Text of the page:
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Too much wind power?  

Credit:  www.democratherald.com 17 May 2011 ~~

Well, who would have thought it? All that investment in wind power in Oregon and Washington now turns out to be too much, at least for now.

The Bonneville Power Administration says it is generating so much hydropower that it won’t be able to buy the output of wind farms.

Turns out that the predictions of the global warming experts – less snow – did not apply for this past winter and spring. The Columbia has so much water coming down that the turbines have to be churning away at full tilt. Spilling the water over the dams is not allowed because it would supersaturate the water and hurt various species of fish.

And there is no capacity in the transmission grid to ship the extra power somewhere else, even if “somewhere else” needed extra power.

All this may tell us something about the merits of planning by government policies instead of practical considerations.

The push to alternative energy sources is the result of policy choices, made mostly by Democrats in Salem, Olympia and Washington, D.C. The governments have been lavishing benefits on the wind power industry. The utilities have played along because new laws put them under pressure to generate a set percentage of electricity from alternative sources by 2025.

But nobody evidently thought this through.

Well, not exactly nobody. Pacific Power, for one, has been asking the feds in Washington— apparently without success – to accelerate the approval of new transmission lines in order to carry the output of all these new wind farms the government has wanted the utilities to build.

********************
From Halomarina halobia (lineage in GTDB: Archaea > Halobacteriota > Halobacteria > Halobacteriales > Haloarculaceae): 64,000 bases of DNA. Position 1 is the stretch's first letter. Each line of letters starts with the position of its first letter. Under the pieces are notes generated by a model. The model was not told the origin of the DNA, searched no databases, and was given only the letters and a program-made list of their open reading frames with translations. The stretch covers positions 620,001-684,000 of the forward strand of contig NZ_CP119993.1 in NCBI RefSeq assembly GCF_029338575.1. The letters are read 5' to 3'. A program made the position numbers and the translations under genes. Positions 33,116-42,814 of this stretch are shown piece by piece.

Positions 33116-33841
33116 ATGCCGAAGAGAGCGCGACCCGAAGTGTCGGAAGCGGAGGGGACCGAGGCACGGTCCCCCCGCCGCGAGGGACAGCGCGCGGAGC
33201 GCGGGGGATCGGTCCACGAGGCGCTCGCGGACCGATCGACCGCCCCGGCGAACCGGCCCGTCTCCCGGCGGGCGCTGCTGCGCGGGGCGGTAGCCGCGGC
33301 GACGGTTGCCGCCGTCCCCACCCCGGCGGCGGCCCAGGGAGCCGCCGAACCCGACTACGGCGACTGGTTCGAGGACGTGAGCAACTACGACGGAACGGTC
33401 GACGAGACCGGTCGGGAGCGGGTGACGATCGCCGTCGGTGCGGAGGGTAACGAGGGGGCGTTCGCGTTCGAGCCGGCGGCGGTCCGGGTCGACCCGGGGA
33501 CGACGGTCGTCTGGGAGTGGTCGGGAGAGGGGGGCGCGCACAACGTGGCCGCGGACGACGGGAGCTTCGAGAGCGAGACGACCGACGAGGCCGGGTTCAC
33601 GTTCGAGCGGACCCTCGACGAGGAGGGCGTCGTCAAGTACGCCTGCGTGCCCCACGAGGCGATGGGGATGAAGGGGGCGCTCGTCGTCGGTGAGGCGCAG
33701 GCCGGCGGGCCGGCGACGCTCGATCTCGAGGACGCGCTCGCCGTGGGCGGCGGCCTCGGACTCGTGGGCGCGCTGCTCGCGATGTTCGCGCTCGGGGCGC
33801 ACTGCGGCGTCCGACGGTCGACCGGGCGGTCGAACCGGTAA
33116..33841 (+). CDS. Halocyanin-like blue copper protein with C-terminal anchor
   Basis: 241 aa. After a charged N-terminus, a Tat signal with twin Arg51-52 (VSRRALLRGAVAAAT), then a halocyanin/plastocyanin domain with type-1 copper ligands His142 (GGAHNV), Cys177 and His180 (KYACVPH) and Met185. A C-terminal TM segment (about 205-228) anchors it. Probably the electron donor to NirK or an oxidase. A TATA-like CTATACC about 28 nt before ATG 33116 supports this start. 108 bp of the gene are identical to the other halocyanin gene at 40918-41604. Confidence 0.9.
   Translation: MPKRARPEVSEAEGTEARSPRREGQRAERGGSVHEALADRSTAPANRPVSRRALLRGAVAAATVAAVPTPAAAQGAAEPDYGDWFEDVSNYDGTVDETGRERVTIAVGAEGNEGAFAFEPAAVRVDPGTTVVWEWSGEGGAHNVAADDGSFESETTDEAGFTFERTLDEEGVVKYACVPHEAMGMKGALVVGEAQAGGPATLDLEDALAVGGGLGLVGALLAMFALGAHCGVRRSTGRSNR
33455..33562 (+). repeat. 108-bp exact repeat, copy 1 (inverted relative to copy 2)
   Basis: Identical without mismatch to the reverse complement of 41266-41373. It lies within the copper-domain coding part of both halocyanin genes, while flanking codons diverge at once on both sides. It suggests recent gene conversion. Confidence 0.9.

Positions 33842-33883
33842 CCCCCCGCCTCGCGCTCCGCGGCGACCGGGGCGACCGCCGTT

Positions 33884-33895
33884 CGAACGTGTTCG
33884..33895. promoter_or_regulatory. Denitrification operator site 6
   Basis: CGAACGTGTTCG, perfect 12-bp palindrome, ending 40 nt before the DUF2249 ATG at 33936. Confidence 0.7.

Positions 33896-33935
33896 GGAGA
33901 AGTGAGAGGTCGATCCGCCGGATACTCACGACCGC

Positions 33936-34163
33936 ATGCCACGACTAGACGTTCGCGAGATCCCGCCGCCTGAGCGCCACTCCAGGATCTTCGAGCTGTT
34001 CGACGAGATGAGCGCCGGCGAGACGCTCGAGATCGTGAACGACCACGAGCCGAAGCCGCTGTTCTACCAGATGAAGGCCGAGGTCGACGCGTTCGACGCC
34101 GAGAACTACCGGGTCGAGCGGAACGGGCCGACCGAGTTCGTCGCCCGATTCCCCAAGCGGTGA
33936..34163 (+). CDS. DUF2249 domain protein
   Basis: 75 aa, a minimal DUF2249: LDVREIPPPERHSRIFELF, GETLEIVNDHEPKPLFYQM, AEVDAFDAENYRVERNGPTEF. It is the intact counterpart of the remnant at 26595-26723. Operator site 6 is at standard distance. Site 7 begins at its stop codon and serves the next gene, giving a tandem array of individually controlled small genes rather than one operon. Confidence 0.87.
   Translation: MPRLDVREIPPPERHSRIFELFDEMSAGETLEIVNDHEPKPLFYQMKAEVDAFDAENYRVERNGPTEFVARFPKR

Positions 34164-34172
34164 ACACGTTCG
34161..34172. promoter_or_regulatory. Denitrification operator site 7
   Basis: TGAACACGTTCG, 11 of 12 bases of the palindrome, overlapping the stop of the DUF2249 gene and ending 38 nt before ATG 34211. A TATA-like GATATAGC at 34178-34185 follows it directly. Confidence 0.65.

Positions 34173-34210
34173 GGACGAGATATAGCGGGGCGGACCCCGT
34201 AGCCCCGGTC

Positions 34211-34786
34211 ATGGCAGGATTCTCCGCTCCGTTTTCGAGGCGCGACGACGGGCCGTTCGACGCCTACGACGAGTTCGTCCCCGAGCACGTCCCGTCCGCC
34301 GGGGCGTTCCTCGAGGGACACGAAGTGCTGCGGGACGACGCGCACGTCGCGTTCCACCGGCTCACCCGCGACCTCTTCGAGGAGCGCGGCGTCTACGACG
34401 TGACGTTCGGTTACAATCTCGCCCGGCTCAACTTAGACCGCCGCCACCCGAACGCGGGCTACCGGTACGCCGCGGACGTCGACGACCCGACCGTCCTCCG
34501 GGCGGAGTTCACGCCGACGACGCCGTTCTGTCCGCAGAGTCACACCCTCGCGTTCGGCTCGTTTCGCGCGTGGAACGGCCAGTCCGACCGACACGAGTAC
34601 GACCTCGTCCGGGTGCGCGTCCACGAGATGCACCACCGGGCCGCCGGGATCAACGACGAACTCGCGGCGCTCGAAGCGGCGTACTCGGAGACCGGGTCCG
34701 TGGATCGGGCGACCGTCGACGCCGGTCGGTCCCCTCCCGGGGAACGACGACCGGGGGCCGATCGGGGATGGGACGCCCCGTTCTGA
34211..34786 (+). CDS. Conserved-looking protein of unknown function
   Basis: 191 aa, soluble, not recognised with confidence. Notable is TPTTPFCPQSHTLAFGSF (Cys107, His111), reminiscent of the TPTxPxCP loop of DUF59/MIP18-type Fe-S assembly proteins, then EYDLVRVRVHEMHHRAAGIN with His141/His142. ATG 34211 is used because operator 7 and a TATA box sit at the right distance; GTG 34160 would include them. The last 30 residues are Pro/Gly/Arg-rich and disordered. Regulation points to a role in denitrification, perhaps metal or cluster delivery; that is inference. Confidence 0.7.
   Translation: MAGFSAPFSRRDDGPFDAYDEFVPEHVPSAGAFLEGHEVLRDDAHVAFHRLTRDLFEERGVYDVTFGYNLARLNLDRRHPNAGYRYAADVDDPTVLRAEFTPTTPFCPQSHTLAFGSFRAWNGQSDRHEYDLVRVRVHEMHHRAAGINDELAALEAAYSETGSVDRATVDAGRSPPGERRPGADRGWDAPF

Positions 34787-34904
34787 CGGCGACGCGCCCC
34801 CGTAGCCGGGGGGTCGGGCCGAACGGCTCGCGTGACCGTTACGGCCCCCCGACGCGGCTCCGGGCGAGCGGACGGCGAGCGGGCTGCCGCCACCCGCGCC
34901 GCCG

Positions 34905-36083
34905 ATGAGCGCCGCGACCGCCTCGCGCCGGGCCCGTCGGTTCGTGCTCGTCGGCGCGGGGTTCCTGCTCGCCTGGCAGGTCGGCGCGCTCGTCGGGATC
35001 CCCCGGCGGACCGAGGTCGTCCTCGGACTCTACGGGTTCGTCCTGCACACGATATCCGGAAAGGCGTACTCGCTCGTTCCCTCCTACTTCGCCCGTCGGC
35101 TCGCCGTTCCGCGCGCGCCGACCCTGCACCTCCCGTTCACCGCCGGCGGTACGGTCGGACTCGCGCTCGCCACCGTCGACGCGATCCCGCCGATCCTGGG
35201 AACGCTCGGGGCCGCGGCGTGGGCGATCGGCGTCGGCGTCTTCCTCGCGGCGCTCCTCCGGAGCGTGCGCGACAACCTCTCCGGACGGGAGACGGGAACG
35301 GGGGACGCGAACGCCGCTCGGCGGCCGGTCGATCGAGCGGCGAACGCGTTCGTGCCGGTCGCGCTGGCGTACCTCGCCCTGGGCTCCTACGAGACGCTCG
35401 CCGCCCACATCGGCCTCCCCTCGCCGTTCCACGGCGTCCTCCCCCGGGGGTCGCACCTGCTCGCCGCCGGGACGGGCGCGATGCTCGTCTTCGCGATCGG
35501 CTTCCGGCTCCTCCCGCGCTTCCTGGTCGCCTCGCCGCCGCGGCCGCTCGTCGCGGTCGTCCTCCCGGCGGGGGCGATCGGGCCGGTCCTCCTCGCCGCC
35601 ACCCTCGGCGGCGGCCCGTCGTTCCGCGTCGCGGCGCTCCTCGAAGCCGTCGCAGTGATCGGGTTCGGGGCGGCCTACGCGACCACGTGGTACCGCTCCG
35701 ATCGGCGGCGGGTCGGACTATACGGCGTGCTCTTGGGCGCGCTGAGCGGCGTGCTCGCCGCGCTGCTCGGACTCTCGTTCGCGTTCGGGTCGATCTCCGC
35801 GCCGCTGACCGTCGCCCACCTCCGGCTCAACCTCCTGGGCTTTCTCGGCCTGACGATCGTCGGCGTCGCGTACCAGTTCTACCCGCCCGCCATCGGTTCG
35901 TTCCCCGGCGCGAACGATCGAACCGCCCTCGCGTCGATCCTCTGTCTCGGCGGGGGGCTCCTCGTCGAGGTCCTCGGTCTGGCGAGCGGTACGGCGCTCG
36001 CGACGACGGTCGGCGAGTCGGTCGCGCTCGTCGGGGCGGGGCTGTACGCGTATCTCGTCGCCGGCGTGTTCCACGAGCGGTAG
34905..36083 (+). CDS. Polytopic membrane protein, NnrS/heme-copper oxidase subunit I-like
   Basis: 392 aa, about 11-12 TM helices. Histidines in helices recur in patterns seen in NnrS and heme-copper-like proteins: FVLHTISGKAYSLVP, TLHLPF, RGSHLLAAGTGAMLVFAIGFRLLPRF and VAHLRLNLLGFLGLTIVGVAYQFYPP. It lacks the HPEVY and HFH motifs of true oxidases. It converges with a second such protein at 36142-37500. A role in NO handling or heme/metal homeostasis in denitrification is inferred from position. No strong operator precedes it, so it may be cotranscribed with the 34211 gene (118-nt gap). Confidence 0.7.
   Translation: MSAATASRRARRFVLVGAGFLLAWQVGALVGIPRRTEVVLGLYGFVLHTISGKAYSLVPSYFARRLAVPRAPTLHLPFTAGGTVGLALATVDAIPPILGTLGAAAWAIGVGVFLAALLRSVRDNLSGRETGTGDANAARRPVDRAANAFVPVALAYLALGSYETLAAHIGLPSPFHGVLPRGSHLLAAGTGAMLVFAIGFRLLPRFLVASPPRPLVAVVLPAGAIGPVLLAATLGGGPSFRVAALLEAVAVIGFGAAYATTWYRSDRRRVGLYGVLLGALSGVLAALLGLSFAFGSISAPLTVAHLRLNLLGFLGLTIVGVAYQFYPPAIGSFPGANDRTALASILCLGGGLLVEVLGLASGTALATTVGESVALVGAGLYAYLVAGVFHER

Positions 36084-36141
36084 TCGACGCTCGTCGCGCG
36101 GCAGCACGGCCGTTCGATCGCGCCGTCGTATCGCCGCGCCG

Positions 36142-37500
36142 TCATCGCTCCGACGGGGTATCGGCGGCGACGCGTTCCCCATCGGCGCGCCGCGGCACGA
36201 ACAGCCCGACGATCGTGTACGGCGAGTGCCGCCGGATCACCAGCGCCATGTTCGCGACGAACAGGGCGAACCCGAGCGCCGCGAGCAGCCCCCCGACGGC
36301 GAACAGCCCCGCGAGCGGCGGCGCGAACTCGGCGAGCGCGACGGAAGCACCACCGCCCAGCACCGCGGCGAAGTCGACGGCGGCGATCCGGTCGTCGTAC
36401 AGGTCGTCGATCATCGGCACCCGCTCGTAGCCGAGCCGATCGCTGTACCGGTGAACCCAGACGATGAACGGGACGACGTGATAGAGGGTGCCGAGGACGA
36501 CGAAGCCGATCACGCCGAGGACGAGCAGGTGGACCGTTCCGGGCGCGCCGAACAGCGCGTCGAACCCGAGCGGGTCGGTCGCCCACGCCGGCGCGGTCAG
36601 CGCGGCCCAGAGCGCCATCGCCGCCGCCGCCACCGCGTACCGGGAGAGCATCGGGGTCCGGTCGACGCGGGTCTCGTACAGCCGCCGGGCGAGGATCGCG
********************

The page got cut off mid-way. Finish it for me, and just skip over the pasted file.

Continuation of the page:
None of this would be a problem if the utilities had been left alone in planning for the future power needs of their respective territories. They would have built plants and lines as they were needed, assuming the regulations allowed them to do so.

Instead they got hammered into a drive to build wind farms that now are not as useful as they appeared.

Source:  www.democratherald.com 17 May 2011

This article is the work of the source indicated. Any opinions expressed in it are not necessarily those of National Wind Watch.

The copyright of this article resides with the author or publisher indicated. As part of its noncommercial effort to present the environmental, social, scientific, and economic issues of large-scale wind power development to a global audience seeking such information, National Wind Watch endeavors to observe “fair use” as provided for in section 107 of U.S. Copyright Law and similar “fair dealing” provisions of the copyright laws of other nations. Send requests to excerpt, general inquiries, and comments via e-mail.

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